We have wonderful news of another new publication as a result of an IF Phase II funded project; with Paul Magee, Paul Collis and Jen Crawford authoring the first chapter of A Book That Opens, a volume containing story-based knowledge about river management by Barkindji people in outback New South Wales, Australia. Passing on vital understandings of how better to live in such environs, the book is also intended to provide a different sort of reading experience, and indeed time, by generating a form of writing that brings orality to the fore. Specifically, the book’s 13 chapters are each improvised on the spot, taped, and then transcribed. But nothing is really made up on the spot. The rivers of story and pre-given phrasing from which everyday speech arises, in European and indigenous cultures alike, contour this chapter, a university seminar dialogue serving as prelude to our conversations some months later in Bourke and Brewarrina. What is more, those rivers bring us to speak of reading, the kind of reading one does when open to Country.
The ‘We Speak from the Past’ project aims to create a book that speaks. Spoken on Country by a Barkindji elder and poet, in dialogue with two white poets and a number of indigenous interlocutors, taped and then transcribed, A Book that Opens, will comprise a popularly-accessible archive of story-based knowledge about river management down the Barka / Darling River, and about care of the ancient fish-traps at Brewarrina. The evidence of extensive Aboriginal management of rivers, deserts and forests prior to 1788 is there but it has been widely ignored by a settler society anxious to maintain rights over a continent claimed as “unused” land. Focussing on the material and story-based evidence of such practices, the project constitutes a practice-based experiment in archiving the kinds of dialogic intellectual practice and care for Country that indigenous thinkers have sustained for millennia.
By insisting that every word it contains initially be spoken, the project aims to bring indigenous storytelling to the fore of our literary experience. In the process it opens new angles on just what a book might be. At the same time, the project seeks to be true to the Intergovernmental Panel on Climate Change’s recent imperative to seek answers to questions of sustainable practice in indigenous cultures. The Brewarrina fish traps—possibly the oldest human structures on the planet (Heritage NSW 2014)—are of stone, served to maintain gatherings of up to 5,000 people in their flourishing, and constitute an archive of sustainable practice in their own right. The book tries to let such places speak as well.
Click here for a link to the article with reception journal.
Paul Magee studied in Melbourne, Moscow, San Salvador and Sydney. He writes poetry and scholarly works — the latter ranges from studies of the phenomenon of poetic composition to postcolonial critiques of concepts of nationhood and belonging. Paul has published four books: From Here to Tierra del Fuego (University of Illinois Press: 2000), Cube Root of Book (John Leonard Press: 2006), Stone Postcard (John Leonard Press: 2014) and, most recently, Suddenness and the Composition of Poetic Thought (Rowman and Littlefield: 2022), an exploration of the ineradicable elements of orality at the core of written composition, poetic and otherwise. Paul is Associate Professor of Poetry at the University of Canberra.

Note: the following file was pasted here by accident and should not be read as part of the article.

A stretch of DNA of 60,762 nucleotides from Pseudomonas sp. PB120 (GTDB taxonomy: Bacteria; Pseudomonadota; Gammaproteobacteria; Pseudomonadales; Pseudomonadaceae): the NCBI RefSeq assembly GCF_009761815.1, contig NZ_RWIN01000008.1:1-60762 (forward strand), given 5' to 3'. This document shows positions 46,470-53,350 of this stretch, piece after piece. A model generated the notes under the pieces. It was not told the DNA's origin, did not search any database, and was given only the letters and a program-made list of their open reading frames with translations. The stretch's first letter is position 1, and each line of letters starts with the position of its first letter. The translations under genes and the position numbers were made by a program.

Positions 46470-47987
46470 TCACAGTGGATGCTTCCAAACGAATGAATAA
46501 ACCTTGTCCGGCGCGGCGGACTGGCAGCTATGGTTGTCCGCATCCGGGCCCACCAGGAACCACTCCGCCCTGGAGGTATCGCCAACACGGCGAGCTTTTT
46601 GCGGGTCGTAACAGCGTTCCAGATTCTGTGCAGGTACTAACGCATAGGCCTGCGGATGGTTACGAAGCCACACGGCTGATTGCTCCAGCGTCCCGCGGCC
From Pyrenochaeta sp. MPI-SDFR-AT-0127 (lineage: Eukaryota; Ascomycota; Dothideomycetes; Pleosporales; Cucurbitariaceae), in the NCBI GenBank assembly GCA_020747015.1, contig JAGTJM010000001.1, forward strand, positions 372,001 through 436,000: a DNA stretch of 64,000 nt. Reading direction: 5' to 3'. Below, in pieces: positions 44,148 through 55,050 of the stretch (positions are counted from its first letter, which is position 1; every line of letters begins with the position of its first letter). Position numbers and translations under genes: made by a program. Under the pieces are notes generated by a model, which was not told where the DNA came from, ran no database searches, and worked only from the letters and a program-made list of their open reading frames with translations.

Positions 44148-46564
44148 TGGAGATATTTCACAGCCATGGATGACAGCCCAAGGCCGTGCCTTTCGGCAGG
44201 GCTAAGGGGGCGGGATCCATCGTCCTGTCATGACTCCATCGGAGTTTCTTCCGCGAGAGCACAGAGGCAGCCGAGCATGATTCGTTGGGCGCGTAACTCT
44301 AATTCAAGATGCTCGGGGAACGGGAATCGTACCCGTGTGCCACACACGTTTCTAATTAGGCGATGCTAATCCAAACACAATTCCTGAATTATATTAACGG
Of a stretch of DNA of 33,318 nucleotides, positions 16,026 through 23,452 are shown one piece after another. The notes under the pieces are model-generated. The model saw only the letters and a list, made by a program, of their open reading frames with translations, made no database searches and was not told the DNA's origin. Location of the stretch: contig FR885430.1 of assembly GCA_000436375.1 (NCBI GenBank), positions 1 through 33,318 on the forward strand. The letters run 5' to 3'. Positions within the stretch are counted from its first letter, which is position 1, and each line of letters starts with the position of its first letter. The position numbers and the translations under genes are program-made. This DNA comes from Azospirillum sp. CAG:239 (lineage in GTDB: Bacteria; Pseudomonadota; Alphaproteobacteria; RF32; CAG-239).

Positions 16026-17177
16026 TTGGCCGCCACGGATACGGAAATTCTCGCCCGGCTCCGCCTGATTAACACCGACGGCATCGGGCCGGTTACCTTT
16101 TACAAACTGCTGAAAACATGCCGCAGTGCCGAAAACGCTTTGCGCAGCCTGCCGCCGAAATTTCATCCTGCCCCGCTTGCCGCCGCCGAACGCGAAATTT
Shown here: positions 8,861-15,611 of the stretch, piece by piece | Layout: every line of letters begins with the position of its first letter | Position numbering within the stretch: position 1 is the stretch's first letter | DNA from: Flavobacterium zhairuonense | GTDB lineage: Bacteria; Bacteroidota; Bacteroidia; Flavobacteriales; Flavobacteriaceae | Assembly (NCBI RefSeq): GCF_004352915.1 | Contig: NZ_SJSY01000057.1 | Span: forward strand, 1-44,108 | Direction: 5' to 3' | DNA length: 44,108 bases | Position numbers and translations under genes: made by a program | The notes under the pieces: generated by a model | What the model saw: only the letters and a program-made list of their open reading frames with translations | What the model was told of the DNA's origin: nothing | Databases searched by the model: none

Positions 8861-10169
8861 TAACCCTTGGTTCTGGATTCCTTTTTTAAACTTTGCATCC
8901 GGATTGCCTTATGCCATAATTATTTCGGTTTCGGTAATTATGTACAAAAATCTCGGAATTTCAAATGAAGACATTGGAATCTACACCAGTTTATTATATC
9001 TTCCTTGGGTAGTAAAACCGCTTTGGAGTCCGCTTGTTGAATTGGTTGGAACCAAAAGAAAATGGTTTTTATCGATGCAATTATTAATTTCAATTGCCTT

Paul Collis is a Barkindji man. He was born in Bourke, in far north/west New South Wales. His early life was informed by Barkindji and Kunya and Murawarri, and Wongamara and Nyempa story tellers and artists, who taught him Aboriginal Culture and Law. Paul earned his Doctorate at University Canberra in 2015, for a study of Barkindji identity with a specific focus on masculinity. His first novel, Dancing Homewon the 2017 David Unaipon Award, and the 2019 ACT Book of the year Award. Paul’s first poetry collection, Nightmares Run Like Mercury, was published by Recent Works Press in 2021. Paul works as Director, Indigenous Engagement, in the Faculty of Arts and Design at the University of Canberra.
Jen Crawford was born in Patea, New Zealand, and spent her early years in New Zealand and the Philippines. Her critical work focuses on the poetics of place, ecological imagination and on cross-cultural engagements in various literary contexts. She is the author of eight poetry books and chapbooks, including Koel(Cordite Books, 2016) and Lichen Loves Stone(Tinfish Press, 2016). In 2020, she and Paul Collis co-edited The Story Ground Anthology, an outcome of the Commonwealth of Australia grant, “Story Ground: Using Oral and Written Story Practices to Engage Indigenous Community Members with University.” At the University of Canberra, Jen holds the role of Associate Dean, Teaching—Strategic Development.